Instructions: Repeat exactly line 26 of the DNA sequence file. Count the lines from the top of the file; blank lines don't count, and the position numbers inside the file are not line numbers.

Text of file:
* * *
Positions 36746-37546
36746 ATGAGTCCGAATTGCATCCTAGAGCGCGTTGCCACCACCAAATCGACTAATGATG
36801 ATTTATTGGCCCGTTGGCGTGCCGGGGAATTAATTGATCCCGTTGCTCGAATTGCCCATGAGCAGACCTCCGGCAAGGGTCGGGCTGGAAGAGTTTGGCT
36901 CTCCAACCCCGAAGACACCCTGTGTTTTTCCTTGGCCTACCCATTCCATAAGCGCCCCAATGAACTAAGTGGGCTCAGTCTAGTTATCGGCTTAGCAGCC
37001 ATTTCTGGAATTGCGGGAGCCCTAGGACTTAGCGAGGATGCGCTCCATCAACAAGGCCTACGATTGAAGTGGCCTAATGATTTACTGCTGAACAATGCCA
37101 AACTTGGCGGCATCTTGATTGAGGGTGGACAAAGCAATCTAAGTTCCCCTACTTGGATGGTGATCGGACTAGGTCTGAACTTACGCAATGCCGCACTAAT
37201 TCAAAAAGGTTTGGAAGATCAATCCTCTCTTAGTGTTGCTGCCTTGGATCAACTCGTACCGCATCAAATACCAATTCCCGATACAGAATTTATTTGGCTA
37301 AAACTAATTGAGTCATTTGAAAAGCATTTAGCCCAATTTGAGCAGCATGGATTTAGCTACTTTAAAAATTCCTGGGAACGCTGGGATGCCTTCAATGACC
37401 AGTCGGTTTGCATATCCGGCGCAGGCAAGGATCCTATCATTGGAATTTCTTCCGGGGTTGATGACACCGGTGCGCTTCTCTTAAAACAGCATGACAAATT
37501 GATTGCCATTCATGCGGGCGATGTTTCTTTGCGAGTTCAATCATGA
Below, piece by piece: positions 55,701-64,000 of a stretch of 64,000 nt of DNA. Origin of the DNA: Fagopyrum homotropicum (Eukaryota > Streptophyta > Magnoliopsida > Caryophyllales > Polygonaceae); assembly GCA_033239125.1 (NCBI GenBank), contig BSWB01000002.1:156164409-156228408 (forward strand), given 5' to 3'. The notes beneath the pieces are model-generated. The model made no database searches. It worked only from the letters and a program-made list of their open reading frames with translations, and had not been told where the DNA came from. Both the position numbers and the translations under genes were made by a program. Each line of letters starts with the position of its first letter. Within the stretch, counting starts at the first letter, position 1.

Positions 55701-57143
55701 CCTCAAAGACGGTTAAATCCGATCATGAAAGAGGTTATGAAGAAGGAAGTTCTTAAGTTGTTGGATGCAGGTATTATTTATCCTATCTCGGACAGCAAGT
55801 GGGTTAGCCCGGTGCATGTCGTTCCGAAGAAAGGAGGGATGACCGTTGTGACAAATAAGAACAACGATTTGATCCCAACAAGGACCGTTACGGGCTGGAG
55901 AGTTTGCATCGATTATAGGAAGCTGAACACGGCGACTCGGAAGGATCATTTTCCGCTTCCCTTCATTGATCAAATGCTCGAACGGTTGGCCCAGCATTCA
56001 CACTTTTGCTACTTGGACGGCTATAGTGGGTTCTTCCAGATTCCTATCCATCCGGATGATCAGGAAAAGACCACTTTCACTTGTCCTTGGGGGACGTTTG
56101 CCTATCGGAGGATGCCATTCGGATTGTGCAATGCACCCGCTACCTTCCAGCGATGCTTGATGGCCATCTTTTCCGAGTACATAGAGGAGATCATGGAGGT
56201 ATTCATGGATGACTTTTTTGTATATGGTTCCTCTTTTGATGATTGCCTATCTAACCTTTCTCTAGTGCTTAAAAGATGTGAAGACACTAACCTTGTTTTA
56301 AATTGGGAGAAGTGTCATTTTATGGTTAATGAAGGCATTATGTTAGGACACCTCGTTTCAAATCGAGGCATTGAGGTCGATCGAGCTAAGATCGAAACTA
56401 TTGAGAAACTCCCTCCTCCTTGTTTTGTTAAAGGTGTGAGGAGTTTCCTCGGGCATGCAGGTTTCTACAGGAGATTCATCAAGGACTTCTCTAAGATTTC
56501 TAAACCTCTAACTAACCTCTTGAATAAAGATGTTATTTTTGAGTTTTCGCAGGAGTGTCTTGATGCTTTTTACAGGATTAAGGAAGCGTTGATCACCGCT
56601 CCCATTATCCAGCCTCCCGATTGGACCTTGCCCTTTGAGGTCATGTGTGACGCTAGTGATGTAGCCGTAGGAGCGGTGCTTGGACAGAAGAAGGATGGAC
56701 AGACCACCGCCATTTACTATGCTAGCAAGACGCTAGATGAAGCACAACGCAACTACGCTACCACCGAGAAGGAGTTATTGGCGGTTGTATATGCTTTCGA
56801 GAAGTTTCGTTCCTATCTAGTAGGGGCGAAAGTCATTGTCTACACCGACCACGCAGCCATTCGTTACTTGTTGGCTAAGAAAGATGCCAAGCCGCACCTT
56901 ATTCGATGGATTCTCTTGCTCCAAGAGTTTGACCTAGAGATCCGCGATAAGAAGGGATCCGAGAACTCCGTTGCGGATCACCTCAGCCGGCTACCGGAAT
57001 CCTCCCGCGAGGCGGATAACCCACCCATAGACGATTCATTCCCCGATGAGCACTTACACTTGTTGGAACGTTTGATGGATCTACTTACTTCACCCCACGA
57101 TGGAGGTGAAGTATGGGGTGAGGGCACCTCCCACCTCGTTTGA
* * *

57001 CCTCCCGCGAGGCGGATAACCCACCCATAGACGATTCATTCCCCGATGAGCACTTACACTTGTTGGAACGTTTGATGGATCTACTTACTTCACCCCACGA